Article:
Climatic Change

, Volume 95, Issue 3–4, pp 369–394 | Cite as

Non-energy use of fossil fuels and resulting carbon dioxide emissions: bottom–up estimates for the world as a whole and for major developing countries

  • Martin WeissEmail author
  • Maarten Neelis
  • Kornelis Blok
  • Martin Patel


We present and apply a simple bottom–up model for estimating non-energy use of fossil fuels and resulting CO2 (carbon dioxide) emissions. We apply this model for the year 2000: (1) to the world as a whole, (2) to the aggregate of Annex I countries and non-Annex I countries, and (3) to the ten non-Annex I countries with the highest consumption of fossil fuels for non-energy purposes. We find that worldwide non-energy use is equivalent to 1,670 ± 120 Mt (megatonnes) CO2 and leads to 700 ± 90 Mt CO2 emissions. Around 75% of non-energy use emissions is related to industrial processes. The remainder is attributed to the emission source categories of solvent and other product use, agriculture, and waste. Annex I countries account for 51% (360 ± 50 Mt CO2) and non-Annex I countries for 49% (340 ± 70 Mt CO2) of worldwide non-energy use emissions. Among non-Annex I countries, China is by far the largest emitter of non-energy use emissions (122 ± 18 Mt CO2). Our research deepens the understanding of non-energy use and related CO2 emissions in countries for which detailed emission inventories do not yet exist. Despite existing model uncertainties, we recommend NEAT-SIMP to inventory experts for preparing correct and complete non-energy use emission estimates for any country in the world.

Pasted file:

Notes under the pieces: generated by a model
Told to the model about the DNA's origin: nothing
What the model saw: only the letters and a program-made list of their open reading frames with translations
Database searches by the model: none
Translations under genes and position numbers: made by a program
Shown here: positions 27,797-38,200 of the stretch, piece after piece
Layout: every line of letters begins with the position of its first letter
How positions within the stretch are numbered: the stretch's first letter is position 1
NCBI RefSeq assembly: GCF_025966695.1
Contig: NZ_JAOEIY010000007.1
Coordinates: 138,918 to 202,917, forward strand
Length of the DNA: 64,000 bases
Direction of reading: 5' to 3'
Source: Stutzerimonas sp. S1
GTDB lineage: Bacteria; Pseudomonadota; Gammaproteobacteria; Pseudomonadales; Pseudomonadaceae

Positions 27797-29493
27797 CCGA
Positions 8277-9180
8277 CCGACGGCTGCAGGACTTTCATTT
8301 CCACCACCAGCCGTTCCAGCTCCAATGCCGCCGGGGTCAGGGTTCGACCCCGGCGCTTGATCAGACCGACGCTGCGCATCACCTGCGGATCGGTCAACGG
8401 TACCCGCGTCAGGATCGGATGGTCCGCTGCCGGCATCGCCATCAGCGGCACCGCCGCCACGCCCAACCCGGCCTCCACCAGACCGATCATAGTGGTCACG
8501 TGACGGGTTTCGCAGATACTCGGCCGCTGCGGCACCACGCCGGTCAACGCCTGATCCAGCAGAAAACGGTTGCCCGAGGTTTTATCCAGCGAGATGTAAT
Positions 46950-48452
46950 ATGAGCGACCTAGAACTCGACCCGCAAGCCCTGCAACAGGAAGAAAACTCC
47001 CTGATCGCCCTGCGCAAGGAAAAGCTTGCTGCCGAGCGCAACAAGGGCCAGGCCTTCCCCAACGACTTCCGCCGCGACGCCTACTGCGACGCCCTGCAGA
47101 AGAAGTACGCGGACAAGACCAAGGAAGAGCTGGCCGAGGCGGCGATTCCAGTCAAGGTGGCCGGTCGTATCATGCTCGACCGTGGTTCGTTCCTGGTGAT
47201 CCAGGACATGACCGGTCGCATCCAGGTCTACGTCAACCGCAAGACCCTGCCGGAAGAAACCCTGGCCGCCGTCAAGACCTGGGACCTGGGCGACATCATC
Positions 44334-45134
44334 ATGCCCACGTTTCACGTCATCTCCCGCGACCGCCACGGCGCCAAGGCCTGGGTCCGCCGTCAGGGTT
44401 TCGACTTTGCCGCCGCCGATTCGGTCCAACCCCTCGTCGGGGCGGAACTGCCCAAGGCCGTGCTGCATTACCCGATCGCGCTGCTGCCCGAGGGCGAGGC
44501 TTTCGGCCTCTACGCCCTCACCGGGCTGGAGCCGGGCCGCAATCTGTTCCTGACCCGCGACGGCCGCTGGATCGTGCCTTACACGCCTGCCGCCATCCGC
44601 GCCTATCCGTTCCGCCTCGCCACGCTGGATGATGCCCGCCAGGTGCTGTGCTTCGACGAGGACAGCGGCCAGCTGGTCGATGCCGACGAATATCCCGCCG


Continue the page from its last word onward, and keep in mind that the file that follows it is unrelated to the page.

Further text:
Gross Domestic Product Bitumen Emission Factor International Energy Agency Ammonia Production 
These keywords were added by machine and not by the authors. This process is experimental and the keywords may be updated as the learning algorithm improves.


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Copyright information

© Springer Science+Business Media B.V. 2009

Authors and Affiliations

  • Martin Weiss
    • 1
    Email author
  • Maarten Neelis
    • 1
  • Kornelis Blok
    • 1
  • Martin Patel
    • 1
  1. 1.Department of Chemistry, Section of Science, Technology and Society; Copernicus Institute—Research Institute for Sustainable Development and InnovationUtrecht UniversityUtrechtThe Netherlands

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